You brace yourself, and sure enough, I quote Chesterton again: “Christmas occurs in the winter. It is the element not merely of contrast, but actually of antagonism. It preserves everything that was best in the merely primitive or pagan view of such ceremonies or such banquets. If we are carousing, at least we are warriors carousing. We hang above us, as it were, the shields and battle-axes with which we must do battle with the giants of the snow and hail. All comfort must be based on discomfort. Man chooses when he wishes to be most joyful the very moment when the whole material universe is most sad. It is this contradiction and mystical defiance which gives a quality of manliness and reality to the old winter feasts which is not characteristic of the sunny felicities of the Earthly Paradise.”
You simply scratch your head.
I, on the other hand, am still completely animated. Don’t you see? A feast in the middle of winter is defiant of the winter. A fire blazing indoors is defiant of the cold world outside. It is a bold act of faith to have such a celebration when the circumstances are completely against it. It represented hope on the part of pagans. It represents fulfillment on the part of the Christians, for Christ has come. And it is fitting that Christ should come in our “bleak midwinter.” He is the light that comes into a dark world. He is the hope that comes in the middle of despair. The lonely world has been crying out for him. And he has come. His name is Emmanuel. God is with us. The darkness has not overcome the light. The brute cold has not overwhelmed us. The snow and rain have not quenched the flame. So of course we celebrate. And the celebration itself has warmed the whole world. Even the newly-polished pagans and the half-hearted heathens of the modern world, who avoid Christ, cannot help celebrating with the Christians at Christ’s birth. They want to join the winter feast rather than pretend to prefer the cold. Christmas is lovable, and they know it.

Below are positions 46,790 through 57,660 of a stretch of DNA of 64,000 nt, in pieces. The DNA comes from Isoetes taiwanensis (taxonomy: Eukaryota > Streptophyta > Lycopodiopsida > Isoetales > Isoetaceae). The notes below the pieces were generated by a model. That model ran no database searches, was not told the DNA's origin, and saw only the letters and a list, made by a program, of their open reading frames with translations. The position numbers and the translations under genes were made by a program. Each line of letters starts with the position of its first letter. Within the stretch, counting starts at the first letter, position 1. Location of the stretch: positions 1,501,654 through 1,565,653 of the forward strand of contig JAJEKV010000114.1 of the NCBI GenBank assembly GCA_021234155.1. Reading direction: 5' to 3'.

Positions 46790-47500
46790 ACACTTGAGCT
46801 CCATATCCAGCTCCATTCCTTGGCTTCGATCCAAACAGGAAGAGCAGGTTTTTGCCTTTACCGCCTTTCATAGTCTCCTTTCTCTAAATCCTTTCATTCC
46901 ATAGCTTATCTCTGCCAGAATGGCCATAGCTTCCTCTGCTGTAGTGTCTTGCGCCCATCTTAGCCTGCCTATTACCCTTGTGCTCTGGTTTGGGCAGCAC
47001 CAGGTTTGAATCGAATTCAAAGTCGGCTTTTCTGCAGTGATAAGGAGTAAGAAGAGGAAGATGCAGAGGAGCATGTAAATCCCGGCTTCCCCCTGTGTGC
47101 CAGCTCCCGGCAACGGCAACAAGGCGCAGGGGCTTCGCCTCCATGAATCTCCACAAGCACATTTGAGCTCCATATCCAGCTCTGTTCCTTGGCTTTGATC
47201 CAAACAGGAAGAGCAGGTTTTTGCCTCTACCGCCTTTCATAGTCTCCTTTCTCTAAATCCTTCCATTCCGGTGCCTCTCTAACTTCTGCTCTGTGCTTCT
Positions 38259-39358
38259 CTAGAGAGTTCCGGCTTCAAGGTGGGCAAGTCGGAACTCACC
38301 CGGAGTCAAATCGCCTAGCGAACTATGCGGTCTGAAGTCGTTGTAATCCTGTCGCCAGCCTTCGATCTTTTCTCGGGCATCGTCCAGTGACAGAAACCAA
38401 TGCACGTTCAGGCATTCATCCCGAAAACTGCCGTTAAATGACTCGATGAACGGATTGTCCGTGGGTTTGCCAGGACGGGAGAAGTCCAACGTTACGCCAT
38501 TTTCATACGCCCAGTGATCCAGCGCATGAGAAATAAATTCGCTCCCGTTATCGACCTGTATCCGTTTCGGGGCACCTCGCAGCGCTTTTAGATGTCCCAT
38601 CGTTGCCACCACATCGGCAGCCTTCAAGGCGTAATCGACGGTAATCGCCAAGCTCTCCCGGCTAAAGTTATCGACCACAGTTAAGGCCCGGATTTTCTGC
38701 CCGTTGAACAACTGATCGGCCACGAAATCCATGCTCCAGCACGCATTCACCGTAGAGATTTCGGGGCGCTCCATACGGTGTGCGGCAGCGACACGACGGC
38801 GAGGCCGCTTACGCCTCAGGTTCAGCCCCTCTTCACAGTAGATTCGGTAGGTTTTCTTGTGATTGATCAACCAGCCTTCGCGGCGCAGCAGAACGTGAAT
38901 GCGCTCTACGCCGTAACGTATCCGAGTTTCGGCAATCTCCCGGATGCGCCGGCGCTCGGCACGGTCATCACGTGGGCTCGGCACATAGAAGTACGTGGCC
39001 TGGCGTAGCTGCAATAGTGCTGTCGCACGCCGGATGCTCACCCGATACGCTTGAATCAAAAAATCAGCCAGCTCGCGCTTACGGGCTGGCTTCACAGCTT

But suddenly you quote Chesterton: “Everything that is really lovable can be hated; and there are undoubtedly people who hate Christmas.”
I stop, stunned. Recovering from my shock, I mumble something about love and joy come to you, and to you a wassail, too, even though I’m not really sure what a wassail is, and I hope you won’t ask me about it.
But you let me off the hook, and thrill me with another Chesterton quote to boot: “The wise man will follow a star, low and large and fierce in the heavens; but the nearer he comes to it the smaller and smaller it will grow, till he finds it the humble lantern over some little inn or stable.”
I could not have said it better myself.